A photography lecturer has developed what is possibly the world’s first transparent red Perspex sliding box camera, enabling images to be taken without having to use a darkroom.
Professional photographer Simon Colgan has over forty years’ experience taking photographs, using a wide variety of camera formats from 5×4 to 12×10.
Now Course Leader for photography at Cornwall College Camborne, where student numbers wanting to learn photography skills is at record levels; he has progressed his passion into teaching, after receiving a degree at Falmouth University.
“I’ve always tinkered with cameras”, said Simon “sometimes building 2 into 1, or removing as many parts as possible while still keeping it operational”.
After experimenting with the majority of film types to their limits, Simon started to work with wet plate collodion, a process from the mid 1800’s as well as x-ray film and large camera formats.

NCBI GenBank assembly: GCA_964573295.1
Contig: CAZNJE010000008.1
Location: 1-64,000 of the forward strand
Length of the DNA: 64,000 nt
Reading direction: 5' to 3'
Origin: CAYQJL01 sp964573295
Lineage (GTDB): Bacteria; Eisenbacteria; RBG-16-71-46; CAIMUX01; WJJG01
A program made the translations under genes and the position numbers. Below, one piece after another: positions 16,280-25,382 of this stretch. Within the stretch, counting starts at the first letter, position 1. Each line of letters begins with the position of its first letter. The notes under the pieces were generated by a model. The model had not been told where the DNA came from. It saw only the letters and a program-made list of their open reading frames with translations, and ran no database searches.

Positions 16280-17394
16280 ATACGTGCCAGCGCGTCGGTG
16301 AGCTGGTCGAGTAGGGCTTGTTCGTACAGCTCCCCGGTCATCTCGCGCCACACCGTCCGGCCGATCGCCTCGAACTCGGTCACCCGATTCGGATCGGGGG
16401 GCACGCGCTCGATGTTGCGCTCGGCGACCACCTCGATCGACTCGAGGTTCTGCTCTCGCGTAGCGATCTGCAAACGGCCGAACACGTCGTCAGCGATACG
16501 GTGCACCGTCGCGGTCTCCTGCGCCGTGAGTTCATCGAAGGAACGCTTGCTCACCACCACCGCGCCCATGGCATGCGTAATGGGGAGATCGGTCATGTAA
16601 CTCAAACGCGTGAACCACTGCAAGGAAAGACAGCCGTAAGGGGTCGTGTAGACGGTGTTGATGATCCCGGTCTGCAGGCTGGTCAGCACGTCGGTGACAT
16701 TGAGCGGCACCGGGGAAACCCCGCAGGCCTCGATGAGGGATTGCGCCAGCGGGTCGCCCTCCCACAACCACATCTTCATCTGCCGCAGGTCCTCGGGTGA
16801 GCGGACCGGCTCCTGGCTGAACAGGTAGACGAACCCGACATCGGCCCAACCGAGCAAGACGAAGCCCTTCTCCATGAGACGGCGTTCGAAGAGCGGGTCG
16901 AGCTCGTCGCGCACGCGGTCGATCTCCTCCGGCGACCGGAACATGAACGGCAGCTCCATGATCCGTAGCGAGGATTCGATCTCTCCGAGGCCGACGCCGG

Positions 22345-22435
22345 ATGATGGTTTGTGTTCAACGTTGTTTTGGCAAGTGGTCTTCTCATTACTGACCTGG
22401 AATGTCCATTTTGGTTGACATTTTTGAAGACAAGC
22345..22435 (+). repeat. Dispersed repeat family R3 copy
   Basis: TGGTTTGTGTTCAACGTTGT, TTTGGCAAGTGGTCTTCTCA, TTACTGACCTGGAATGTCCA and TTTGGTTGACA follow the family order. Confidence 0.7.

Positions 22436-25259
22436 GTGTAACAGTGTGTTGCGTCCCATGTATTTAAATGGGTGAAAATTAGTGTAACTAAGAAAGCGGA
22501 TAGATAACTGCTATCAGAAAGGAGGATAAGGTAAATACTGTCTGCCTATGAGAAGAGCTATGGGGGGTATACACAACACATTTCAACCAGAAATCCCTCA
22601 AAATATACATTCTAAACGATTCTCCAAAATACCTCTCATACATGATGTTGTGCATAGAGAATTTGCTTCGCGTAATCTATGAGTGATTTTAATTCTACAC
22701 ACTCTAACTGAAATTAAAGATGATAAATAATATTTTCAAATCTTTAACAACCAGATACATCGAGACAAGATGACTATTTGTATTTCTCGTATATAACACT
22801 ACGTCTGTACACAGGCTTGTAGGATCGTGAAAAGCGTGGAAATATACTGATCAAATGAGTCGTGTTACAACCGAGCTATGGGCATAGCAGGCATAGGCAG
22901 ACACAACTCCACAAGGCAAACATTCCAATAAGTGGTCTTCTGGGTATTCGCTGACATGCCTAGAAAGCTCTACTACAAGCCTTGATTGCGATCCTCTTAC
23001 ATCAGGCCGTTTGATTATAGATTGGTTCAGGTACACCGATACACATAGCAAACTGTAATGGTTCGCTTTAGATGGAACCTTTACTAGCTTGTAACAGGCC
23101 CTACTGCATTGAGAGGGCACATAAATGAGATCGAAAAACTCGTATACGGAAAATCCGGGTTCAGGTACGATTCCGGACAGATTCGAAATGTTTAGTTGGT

“It was my love of photographic film and wet-plate that can be handled in red light that gave me the idea for the transparent sliding red box camera.
“If I made a camera out of rubylith red Perspex, the light inside will be red, just like a darkroom; so I started to build one and it actually worked”.
After spending several weeks developing the prototype, Simon eventually shot wet plates, lith copy and paper film in it, producing reverse negatives without the use of a darkroom.
Simon concluded, “I have researched the web and it appears to be the first working camera of its type in the world, although I wouldn’t be surprised if someone hasn’t tried it before me”.
The camera can be seen at Cornwall College where his students have the use of it for experimental purposes. His next project is to make the largest roll back camera in the world.